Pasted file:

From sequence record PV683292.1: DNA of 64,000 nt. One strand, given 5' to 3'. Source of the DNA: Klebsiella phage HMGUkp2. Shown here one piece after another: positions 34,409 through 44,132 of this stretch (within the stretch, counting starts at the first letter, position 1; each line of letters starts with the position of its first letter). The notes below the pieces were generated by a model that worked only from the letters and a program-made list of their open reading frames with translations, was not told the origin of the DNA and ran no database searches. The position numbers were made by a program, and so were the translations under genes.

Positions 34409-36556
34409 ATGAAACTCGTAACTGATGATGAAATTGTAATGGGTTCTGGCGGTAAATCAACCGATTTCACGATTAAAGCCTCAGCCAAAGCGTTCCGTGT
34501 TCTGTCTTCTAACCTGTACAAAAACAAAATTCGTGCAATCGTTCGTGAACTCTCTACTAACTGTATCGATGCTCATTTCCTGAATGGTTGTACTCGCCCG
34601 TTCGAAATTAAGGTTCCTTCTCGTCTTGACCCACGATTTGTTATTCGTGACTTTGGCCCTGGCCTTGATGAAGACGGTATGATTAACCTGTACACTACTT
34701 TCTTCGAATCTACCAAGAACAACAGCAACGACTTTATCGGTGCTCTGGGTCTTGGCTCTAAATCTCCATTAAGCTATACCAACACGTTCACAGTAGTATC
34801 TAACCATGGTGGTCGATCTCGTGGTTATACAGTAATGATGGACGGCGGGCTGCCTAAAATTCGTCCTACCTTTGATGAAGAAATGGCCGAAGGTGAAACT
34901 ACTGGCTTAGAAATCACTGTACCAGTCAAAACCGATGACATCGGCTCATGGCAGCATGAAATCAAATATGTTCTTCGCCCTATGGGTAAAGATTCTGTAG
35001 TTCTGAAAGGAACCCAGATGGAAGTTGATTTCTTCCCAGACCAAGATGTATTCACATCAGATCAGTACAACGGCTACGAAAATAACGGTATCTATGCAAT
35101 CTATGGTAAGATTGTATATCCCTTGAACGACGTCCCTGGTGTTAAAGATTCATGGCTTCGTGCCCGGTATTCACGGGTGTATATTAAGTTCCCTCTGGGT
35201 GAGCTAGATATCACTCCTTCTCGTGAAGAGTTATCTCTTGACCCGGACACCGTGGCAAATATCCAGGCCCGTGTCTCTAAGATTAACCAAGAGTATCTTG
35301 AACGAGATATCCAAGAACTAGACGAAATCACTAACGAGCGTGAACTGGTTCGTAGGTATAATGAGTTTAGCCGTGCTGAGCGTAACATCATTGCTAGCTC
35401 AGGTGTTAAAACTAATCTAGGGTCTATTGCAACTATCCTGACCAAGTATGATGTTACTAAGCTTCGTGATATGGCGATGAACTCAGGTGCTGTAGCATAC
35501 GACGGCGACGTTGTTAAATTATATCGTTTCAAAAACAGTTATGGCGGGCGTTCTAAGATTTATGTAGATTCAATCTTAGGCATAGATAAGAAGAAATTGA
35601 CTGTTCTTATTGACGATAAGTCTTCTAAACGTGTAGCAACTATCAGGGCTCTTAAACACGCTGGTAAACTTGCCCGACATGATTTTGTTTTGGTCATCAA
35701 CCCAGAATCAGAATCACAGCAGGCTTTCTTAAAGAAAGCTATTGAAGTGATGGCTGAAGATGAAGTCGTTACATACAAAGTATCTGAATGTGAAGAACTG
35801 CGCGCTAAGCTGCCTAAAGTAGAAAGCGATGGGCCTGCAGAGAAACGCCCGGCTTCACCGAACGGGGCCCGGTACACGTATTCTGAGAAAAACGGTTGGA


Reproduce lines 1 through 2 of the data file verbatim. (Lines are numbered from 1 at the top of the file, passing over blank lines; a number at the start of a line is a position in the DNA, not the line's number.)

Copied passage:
From sequence record PV683292.1: DNA of 64,000 nt. One strand, given 5' to 3'. Source of the DNA: Klebsiella phage HMGUkp2. Shown here one piece after another: positions 34,409 through 44,132 of this stretch (within the stretch, counting starts at the first letter, position 1; each line of letters starts with the position of its first letter). The notes below the pieces were generated by a model that worked only from the letters and a program-made list of their open reading frames with translations, was not told the origin of the DNA and ran no database searches. The position numbers were made by a program, and so were the translations under genes.

Positions 34409-36556